Marriage-Related Rituals Among Alevis in Eastern Anatolia
There are three critical thresholds in life: birth, marriage and death. Marriage, which has an important place in social life, is a phenomenon arisen as a result of people’s desire to live together and reproduce. Various rituals have occurred related to this phenomenon, which is considered sacred in many societies. With the process of change and transformation of societies, some practices have moved away from sanctity, but have continued to exist in the practice. Some rituals practiced during the wedding ceremony have a magic meaning and their purpose is to sanctify marriage. Sacred marriage is of great importance to individual and collective integrity. All individuals from a community join this step taken for the continuity of that community. The purpose of some rituals with religious and magical characteristics is to protect marriage and bridal couple, to prepare couple for their new lives. Wedding customs among Alevis in Eastern Anatolia contain various religious and magical rituals.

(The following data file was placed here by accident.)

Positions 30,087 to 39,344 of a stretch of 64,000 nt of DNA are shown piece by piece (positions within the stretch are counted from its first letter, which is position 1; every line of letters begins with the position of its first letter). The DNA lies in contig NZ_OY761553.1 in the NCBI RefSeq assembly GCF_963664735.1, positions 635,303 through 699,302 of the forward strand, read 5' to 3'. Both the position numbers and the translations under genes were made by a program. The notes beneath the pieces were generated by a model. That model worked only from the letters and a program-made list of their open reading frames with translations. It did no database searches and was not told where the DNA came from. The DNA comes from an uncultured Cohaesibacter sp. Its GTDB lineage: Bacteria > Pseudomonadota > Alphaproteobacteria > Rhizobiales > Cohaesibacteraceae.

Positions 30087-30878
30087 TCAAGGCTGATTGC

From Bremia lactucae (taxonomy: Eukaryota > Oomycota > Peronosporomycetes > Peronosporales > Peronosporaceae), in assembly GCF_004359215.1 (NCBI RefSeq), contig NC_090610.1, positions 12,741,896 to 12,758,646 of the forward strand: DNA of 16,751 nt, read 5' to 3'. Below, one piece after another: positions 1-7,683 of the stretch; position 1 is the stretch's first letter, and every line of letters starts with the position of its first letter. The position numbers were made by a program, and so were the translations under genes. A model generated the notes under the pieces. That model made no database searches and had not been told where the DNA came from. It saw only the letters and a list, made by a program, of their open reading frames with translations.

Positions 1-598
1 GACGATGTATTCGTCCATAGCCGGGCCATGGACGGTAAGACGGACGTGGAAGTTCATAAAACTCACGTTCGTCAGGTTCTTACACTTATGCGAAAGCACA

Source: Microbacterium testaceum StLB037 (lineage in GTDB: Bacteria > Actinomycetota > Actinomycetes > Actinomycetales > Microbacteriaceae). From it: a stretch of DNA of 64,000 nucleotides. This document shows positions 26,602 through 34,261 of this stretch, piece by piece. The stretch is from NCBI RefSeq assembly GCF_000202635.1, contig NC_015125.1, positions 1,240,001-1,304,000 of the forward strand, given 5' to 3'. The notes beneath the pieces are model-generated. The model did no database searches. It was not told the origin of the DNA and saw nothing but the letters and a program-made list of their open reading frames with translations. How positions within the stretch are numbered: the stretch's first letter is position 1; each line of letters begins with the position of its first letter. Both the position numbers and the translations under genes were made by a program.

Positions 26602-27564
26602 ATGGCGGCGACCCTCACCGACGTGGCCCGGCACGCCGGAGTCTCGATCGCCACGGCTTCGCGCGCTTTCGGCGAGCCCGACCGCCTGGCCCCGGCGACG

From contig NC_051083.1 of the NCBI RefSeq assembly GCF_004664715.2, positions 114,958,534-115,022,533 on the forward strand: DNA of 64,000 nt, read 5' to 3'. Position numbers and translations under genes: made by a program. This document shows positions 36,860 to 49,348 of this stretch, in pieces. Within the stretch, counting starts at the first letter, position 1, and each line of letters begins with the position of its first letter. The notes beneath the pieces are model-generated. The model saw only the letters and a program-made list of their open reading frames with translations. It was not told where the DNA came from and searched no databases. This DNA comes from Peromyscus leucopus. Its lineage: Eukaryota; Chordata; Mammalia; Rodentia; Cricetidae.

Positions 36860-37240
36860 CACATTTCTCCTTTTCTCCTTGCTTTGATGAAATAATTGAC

In the paper, we perused sources about the customs within transitional periods. We used the studies done on the marriage customs among Alevis living in Anatolia in general, and in particular among Alevis in Eastern Anatolia. We analysed beliefs shaped around the marriage ritual of Alevis living in Tunceli, Erzurum, Bingol and Mus (Varto), and perused literature concerning Alevis from Tunceli, Erzurum and Bingol. The information obtained by interviewing members of Alevi belief is asserted. We obtained the information about the wedding tradition of Alevis living in Varto district, Mus, through interviews and participatory observations. As participatory observer, we interviewed people aged 50 and over at weddings. The aim of the paper is to analyse and evaluate the wedding customs of Alevis living in Tuceli, Bingol, Erzurum and Mus. Moreover, we analysed the processes of asking for the girl’s hand in marriage, agreement to marry, dowry, engagement and wedding ceremony which are common to Alevis in Eastern Anatolia.